According to Ken Pope, that’s the title of an interview with Allen Frances at Psychiatric Times. Dr. Frances was chair of the DSM-IV Task Force and of the department of psychiatry at Duke University School of Medicine, Durham, NC. He is currently professor emeritus at Duke. I’m passing on the excerpts that Dr. Pope culled from the article:
Q: This is the first time you have commented on DSM-V. Why did you decide to speak up now?
A: We have already gone past the midway point of the time allotted for the preparation of DSM-V. I realized that not enough has been accomplished and that most of what is being suggested is headed in a very wrong direction. Particularly troubling is the almost total lack of recognition that changes in an official manual of diagnosis can have devastating unintended consequences. Before it is too late, I feel a responsibility to help DSM-V avoid mistakes by sharing the lessons learned during the past 30 years working on the 3 previous revisions of the DSM. Perhaps my comments may help the DSM-V Task Force avoid some of the hidden landmines I think they are dancing around.
Q: In your opinion, what has gone wrong in the DSM-V process?
A: The most fundamental errors have been its completely inexplicable secrecy and the lack of openness to outside influence and criticism. I simply can’t recall a single moment of work on the DSM-III, DSM-III-R, or DSM-IV when there was anything remotely worth keeping secret. Restricting the free flow of ideas creates enormous blind spots that greatly increase the risk of damaging unintended consequences. Specifically, it was a huge mistake to require that the DSM-V work group members sign a confidentiality agreement. It was also unwise to avoid having any institutional memory of how and why decisions were made in prior revisions. The advisory group is far too small and select to reduce, rather than encourage, heated debate. In producing a new edition of the DSM, your harshest critics eventually turn out to be your best friends because they are most likely to help you avoid pitfalls. My own highly critical comments on DSM-V are offered, and I hope will be taken, in this spirit.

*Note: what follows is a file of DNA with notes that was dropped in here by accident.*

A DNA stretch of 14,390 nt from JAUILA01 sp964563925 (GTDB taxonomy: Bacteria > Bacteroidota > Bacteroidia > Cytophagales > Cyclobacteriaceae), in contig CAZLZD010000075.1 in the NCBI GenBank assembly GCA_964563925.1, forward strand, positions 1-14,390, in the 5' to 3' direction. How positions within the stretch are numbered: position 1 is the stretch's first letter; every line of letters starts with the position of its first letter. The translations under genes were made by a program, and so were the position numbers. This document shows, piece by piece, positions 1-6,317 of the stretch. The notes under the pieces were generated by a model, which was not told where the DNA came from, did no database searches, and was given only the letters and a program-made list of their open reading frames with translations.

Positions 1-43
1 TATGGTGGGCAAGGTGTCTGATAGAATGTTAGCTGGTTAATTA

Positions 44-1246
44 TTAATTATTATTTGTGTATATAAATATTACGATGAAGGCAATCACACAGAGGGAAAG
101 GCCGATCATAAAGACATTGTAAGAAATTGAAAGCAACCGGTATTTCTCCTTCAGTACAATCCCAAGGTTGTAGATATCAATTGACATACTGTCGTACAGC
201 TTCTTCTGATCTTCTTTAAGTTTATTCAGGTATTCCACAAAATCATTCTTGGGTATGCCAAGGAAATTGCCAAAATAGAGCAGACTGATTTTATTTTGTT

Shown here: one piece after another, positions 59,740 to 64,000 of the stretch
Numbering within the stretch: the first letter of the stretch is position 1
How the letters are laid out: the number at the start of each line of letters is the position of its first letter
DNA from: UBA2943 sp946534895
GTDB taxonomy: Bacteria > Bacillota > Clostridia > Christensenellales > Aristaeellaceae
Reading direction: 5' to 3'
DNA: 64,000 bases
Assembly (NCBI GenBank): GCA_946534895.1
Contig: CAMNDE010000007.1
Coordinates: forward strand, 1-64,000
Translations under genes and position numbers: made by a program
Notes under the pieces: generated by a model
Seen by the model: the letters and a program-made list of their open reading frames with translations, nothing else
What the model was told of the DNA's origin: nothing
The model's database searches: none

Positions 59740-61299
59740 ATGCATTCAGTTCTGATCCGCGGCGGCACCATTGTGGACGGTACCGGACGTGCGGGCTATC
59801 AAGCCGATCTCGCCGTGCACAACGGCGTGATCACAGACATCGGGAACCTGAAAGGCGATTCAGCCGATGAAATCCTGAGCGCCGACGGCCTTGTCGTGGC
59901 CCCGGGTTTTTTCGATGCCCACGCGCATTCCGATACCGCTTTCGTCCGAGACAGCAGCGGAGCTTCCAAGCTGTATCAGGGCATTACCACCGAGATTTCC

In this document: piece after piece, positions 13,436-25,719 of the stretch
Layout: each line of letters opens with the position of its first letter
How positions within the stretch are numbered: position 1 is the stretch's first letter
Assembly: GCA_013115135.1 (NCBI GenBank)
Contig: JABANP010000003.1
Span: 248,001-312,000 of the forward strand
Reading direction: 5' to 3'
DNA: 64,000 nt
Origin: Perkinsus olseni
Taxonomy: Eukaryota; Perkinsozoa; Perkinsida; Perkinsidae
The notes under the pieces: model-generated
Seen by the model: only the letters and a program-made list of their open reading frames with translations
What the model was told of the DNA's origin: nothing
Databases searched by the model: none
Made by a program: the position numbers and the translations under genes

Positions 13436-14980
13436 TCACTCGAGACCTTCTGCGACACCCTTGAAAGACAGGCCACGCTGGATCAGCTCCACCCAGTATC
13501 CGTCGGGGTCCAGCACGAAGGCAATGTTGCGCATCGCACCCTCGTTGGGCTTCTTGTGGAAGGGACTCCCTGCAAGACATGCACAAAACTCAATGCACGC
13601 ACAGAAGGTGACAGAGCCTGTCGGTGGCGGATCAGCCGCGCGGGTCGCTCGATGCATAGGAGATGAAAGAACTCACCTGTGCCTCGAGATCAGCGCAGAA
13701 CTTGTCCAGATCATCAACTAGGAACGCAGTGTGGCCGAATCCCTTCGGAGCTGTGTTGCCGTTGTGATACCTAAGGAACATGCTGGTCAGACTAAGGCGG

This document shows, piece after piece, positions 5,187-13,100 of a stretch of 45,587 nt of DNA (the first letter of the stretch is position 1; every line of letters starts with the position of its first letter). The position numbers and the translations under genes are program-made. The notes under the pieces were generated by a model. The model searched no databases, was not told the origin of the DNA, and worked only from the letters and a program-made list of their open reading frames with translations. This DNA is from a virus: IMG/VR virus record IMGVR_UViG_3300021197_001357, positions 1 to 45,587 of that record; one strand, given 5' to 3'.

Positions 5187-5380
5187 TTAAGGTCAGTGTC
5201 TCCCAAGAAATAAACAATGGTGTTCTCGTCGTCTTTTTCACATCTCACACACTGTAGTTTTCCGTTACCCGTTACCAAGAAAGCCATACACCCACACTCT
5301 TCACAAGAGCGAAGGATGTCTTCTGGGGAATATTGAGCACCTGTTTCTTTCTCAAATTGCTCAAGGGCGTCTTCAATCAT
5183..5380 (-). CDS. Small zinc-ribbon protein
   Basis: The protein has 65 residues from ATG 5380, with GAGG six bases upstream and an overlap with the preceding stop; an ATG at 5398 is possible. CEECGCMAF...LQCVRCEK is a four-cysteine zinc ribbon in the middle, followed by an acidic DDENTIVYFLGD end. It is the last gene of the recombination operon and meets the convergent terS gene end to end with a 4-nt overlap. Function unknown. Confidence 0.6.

Q: What are the risks you are so concerned about?
A: The work on DSM-V suffers from the unfortunate combination of being heavy on ambitious goals for change and light on the methodological rigor necessary to avoid the many problems that such change may cause once the system is in wide use. Unless DSM-V changes course dramatically, it will introduce numerous new, relatively untested categories that will greatly jack up the rates of mental disorders. Many people will be inappropriately identified as mentally ill and will receive excessive treatment. The pharmaceutical industry will have a field day. Two necessary forms of protection should have been established to prevent this: (1) a requirement that all changes be supported by a high threshold of systematically gathered empirical evidence, and (2) a careful risk-benefit analysis of the potential negative impact of each and every change.